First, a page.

Gratitude, Forgiveness, and Humor
Gratitude, forgiveness, and humor are three corner stones to healthy living. Learning to cultivate these three virtues not only helps one to live a longer, healthier life, it will also protects and strengthens one’s relationships.
As we move into the holiday season, the season of Thanks-giving, good-will, and holiday cheer, I thought it appropriate to share some thoughts and book recommendations on gratitude, forgiveness, and humor. I have also included a link to an exercise on how to cultivate gratitude in your relationship.
The importance of gratitude and appreciation have been promoted by great thinkers and taught in spiritual traditions throughout the ages. Science is now showing this virtue has significant effects on both peoples’ physical health and experience of well-being. People who practice acts of gratitude, like appreciation journals, tend to be more optimistic about life and are more adaptive to life’s challenges. In her book, Molecules of Emotion, Candace Pert shares her research into discovering how white blood cells (immune system cells) have the same neurotransmitters receptor sites as brain cells do. Meaning, the molecules of emotion that effect the brain (mood) also effect the immune system.
In relationships, gratitude plays a pivotal role in helping couples feel secure and appreciated by their partners. I have created a blog that explains a simple exercise and a more advanced exercise. To read these exercises view last weeks blog by clicking here.
Like gratitude, there has been much said about the virtue forgiveness. A key piece to mastering forgiveness is to recognize that forgiveness is not done for those who trespass against us. Forgiveness is for the forgiver. It is about freeing one’s self from a grievance story and finding inner peace. Research shows that the accumulative affects of holding on to anger and resentment suppress our immune system, leave us susceptible to depression and anxiety, and decrease our quality of life. Thus the act of forgiveness is in a way, a commitment to self.
People often struggle with forgiveness because they confuse it with condoning, or letting the trespasser to “get away with it.” This is not the case. Whenever possible we want the trespasser to repair or reconcile the injury they have caused. Unfortunately, this is not always possible. The idea here is to tease apart holding someone accountable (other/justice focus) from freeing ourselves from the toxic experience of sustained resentment or bitterness (self-health focus). For more information on forgiveness, read Forgive for Good by Fred Luskin.
In relationships, the possible benefits increase in that, ideally, couples are committed to understanding each other, empathizing with each other, and protecting each other’s sense of well-being. Couples who bring this level of consciousness and commitment to the relationship have the opportunity to use injury and repair to create a relationship strengthened by unconditional love.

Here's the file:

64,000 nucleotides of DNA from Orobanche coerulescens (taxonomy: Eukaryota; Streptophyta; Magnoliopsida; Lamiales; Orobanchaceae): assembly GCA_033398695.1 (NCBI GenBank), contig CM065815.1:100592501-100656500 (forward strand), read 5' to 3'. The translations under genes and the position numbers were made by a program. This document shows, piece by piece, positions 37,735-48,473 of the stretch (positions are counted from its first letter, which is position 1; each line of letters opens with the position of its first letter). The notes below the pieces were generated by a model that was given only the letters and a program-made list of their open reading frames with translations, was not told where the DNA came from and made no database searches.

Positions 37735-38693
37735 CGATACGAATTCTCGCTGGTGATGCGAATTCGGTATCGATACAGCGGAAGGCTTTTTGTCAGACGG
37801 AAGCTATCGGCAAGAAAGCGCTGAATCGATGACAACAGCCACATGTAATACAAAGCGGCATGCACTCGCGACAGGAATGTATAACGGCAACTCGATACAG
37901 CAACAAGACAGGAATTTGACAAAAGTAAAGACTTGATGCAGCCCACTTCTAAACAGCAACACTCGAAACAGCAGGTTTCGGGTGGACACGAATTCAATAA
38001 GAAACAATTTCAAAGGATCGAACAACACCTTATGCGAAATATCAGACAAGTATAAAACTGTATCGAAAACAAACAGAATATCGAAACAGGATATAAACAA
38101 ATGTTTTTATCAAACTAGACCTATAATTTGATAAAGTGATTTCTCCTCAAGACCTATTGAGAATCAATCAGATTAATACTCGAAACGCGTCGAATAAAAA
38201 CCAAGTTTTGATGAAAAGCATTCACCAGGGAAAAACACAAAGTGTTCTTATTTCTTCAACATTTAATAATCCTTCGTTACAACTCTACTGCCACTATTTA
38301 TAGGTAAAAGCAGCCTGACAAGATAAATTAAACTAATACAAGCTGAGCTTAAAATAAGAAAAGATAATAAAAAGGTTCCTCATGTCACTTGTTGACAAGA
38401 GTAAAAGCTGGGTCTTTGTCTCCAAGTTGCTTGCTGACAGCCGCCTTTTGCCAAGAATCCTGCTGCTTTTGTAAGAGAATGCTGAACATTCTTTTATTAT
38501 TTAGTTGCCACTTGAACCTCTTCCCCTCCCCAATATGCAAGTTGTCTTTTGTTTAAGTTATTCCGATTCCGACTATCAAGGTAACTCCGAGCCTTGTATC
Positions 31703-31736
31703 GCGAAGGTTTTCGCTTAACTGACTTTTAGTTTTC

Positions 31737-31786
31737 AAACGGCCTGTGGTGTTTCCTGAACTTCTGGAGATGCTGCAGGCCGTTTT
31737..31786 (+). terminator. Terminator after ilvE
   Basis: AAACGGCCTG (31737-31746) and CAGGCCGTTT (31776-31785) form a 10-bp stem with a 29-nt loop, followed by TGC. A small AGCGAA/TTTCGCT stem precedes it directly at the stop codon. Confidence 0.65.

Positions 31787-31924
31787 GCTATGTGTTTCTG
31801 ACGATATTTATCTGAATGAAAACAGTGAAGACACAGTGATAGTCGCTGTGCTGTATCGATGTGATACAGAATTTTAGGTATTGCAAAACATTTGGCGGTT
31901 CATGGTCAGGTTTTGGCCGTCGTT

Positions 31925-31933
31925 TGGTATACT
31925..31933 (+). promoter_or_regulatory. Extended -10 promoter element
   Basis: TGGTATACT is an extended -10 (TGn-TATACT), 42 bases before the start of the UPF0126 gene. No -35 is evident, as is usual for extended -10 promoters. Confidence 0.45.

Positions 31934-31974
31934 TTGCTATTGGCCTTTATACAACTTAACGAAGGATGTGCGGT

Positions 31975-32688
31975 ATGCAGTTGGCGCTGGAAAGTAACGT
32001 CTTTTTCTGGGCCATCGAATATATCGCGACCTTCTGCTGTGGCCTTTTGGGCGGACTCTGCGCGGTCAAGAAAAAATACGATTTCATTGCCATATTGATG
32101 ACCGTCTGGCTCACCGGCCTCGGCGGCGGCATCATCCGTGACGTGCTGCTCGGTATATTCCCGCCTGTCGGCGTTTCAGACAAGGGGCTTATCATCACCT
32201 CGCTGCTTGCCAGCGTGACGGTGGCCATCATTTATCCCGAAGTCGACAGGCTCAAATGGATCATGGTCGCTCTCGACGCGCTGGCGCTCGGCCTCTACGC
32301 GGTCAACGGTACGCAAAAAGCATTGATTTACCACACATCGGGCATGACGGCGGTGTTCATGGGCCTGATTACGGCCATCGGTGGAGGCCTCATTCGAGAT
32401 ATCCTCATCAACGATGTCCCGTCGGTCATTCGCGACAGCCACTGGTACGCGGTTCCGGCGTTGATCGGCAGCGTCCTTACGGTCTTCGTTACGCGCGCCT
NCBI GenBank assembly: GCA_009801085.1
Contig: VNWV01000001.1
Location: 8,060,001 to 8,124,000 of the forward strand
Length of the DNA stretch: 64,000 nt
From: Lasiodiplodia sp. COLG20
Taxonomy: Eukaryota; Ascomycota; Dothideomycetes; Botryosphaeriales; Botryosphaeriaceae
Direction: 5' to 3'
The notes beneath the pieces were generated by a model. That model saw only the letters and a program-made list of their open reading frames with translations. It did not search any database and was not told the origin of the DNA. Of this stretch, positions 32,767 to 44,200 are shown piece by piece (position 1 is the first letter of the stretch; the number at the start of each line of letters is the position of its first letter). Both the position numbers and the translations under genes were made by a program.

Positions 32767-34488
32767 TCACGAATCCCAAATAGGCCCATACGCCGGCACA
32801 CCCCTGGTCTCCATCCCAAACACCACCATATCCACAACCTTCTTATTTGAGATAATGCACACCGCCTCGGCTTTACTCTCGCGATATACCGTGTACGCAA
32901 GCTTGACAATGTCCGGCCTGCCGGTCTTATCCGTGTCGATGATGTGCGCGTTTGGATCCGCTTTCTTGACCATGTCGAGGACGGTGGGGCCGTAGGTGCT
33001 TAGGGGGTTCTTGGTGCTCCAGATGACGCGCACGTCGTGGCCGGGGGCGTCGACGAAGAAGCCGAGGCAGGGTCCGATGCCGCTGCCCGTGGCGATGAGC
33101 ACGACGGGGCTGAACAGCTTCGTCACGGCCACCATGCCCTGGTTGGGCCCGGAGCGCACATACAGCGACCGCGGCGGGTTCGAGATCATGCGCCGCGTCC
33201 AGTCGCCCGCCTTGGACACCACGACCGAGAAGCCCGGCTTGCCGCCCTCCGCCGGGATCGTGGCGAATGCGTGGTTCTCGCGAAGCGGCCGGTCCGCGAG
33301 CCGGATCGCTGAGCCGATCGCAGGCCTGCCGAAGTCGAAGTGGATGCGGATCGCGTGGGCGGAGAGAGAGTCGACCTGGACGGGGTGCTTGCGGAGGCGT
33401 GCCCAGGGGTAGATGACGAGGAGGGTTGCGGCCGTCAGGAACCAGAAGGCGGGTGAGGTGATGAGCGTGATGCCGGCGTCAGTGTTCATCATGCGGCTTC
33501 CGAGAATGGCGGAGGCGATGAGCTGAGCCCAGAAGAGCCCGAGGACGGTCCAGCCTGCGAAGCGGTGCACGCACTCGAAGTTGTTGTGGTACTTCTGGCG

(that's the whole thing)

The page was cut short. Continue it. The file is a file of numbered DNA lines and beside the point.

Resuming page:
Week six of the Hold Me Tight Program I teach is one of my favorite weeks because it is when the couples take the skills learned in the first six weeks and utilize them to repair the wounds of their past, and move as a team towards forgiveness and rebuilding trust in their relationship. Successfully navigating this phase is pivotal to truly deepening the intimacy between them.
For those of you have spent time with me, it will come as no surprise that I am a huge fan of humor. As far as health and well-being are concerned, my favorite story is Norman Cousin’s recovery from severe degenerative arthritis by watching funny movies and surrounding himself with comedy.
Biologically, joy has similar hormonal-neurological effects to gratitude and forgiveness. However, laughter helps release muscle tension, including restrictions effecting respiration. Both of which affect our health, our quality of life, and how energetic (or alive) we feel.
When it comes to relationships, humor can have multiple beneficial effects. John Gottman’s research shows us that successful couples have a 6:1 ration of positive experience verse negative interactions. Every laugh a couple shares together helps solidify their love and desire to spend more time with each other. Furthermore, humor can be helpful in de-escalating an argument or giving perspective after repair. Develop a sense of humor about your relationship. Learn to laugh at yourselves.
Humor can be liberating for couples as well. It can be a place where they get to express their silly more playful side. Let yourselves laugh and play together. I leave with one of my favorite quotes:
“We don’t stop playing because they grow old; we grow old because they stop playing.”
– George Bernard Shaw
Craig Toonder, MFT